During the fiscal year of 2016, Philadelphia executed over 2,100 contracts. From pencils to firetrucks to construction projects, the city spends more than $3 billion on goods and services annually.
Relying on paper has proved time-consuming, costly, and perhaps most of all, restrictive: For many years, every bid for every contract had to be opened in person, with hundreds of pages of supporting documents. A city official would then need to physically walk the contracts around to ensure they were signed by the proper parties. This dramatically limited the pool of applicants, and ultimately, the selection of businesses.
The city’s new Chief Administrative Officer, Rebecca Rhynhart, is taking action to change the problem. A former budget director, Rhynhart was appointed by Mayor Jim Kenney to rid the city of inefficiencies in spending. She is aiming to cut contract turnaround time from an average of 160 days to fewer than 90: “Our processes are cumbersome and businesses have complained, rightfully so,” she said. “It’s hard to do business with us, and we’re trying to change that.”
First to adopt DocuSign will be the Office of Information Technology, which has already been using the technology internally. The Department of Human Services will be next, followed by the Commerce Department. Rhynhart is aiming to have DocuSign implemented citywide by 2017.
Philadelphia has also recently launched their PHL Contracts System. The site will act as a hub, providing easily searchable business opportunities in one place. While the city had previously required a minimum of three paper contracts, proposals will now be submitted online. Businesses who have registered with the eProcurement hub will have the option to join in a “reverse auction.” While companies cannot see the bids of others, they will know where they rank and have the option to lower their bid.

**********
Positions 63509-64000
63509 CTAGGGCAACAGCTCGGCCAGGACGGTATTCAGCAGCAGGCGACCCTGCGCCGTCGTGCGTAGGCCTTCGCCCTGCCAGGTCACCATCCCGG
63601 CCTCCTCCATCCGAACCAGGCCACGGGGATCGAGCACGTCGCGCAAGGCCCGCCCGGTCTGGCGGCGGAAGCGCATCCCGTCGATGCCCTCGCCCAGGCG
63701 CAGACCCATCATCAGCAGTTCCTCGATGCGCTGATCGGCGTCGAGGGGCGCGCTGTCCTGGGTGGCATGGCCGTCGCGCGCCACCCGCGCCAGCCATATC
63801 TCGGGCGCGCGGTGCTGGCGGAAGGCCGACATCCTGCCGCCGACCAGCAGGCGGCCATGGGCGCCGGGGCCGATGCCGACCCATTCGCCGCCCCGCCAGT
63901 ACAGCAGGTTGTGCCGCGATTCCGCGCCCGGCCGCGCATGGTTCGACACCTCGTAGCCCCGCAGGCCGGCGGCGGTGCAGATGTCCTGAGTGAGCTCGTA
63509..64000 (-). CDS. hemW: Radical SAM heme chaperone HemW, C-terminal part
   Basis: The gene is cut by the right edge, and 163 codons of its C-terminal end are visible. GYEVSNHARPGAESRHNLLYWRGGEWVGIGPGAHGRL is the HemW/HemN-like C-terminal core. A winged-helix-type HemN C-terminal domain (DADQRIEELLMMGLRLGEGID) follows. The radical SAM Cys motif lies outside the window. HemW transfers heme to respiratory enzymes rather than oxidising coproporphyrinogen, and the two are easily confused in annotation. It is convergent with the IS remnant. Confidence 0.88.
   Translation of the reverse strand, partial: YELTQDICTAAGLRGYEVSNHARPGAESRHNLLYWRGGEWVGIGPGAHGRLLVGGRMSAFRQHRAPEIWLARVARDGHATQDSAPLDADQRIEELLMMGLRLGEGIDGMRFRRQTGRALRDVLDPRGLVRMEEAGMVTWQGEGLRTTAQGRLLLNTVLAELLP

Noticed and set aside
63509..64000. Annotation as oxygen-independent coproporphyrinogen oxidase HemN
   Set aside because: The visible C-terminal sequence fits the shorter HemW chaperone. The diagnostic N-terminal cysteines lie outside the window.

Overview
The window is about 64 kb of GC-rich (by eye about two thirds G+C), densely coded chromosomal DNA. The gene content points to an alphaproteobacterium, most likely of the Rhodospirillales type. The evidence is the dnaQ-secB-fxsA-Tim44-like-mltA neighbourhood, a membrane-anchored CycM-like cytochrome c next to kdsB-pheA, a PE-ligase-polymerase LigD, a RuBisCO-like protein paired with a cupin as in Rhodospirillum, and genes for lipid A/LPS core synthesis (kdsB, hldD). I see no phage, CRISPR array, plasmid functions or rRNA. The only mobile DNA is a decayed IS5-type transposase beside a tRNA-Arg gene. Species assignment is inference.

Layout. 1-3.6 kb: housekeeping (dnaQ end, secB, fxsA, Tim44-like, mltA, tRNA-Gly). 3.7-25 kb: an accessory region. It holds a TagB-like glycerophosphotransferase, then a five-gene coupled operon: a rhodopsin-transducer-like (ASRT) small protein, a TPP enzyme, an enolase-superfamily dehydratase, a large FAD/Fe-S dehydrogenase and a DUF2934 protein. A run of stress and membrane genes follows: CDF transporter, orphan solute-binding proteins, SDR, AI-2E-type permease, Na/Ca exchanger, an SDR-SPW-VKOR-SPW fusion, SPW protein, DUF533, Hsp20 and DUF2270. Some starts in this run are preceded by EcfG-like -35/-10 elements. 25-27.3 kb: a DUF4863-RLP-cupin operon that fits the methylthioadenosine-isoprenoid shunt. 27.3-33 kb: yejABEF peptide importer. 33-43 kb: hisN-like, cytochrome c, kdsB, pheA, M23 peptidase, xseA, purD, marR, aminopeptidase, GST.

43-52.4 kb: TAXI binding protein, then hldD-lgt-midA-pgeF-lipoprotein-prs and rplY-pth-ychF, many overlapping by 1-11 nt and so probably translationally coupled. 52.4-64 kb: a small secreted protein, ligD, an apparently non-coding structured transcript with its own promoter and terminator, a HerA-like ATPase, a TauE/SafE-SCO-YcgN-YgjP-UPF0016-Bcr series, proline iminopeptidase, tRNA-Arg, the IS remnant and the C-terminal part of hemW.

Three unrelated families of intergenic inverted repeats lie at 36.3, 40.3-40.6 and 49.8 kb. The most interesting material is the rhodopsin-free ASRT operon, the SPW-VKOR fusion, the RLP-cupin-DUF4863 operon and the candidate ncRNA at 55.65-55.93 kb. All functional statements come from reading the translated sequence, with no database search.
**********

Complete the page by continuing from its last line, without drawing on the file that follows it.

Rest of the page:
1,400 Businesses that have already worked with the city were automatically registered, while any business who wishes to bid on a project may register.
“It’s like a reverse eBay auction,” said Christine Derenick-Lopez, first deputy chief administrative officer. By November, all new bids will go through PHL Contracts.
Currently, the average number of bids for supplies and equipment contracts under $500,000 was fewer than three. “It is like you have a 50 percent chance of getting a contract if you bid in those price points and obviously we don’t think that’s getting the best price for the city,” Derenick-Lopez said.
The City of Atlanta, which has an eProcurement system similar to Philadelphia’s already installed, told Rhynhart they receive between eight and ten bids per project. “It would be great to get 6 [bids],” she said. “It would be even greater to get eight or 10,” she said.
By receiving more bids, the city can carry out projects at a lower cost to taxpayers. In total, the city expects to save $1-2 million just from doing away with paper and implementing a digital system.
“We’re really looking at this great opportunity to move the city forward,” said Rhynhart. “We’re looking to truly change the business environment.”
Also inspired to make a change? If you’re looking to save time, increase efficiency, and cut costs for your business, you can start right here.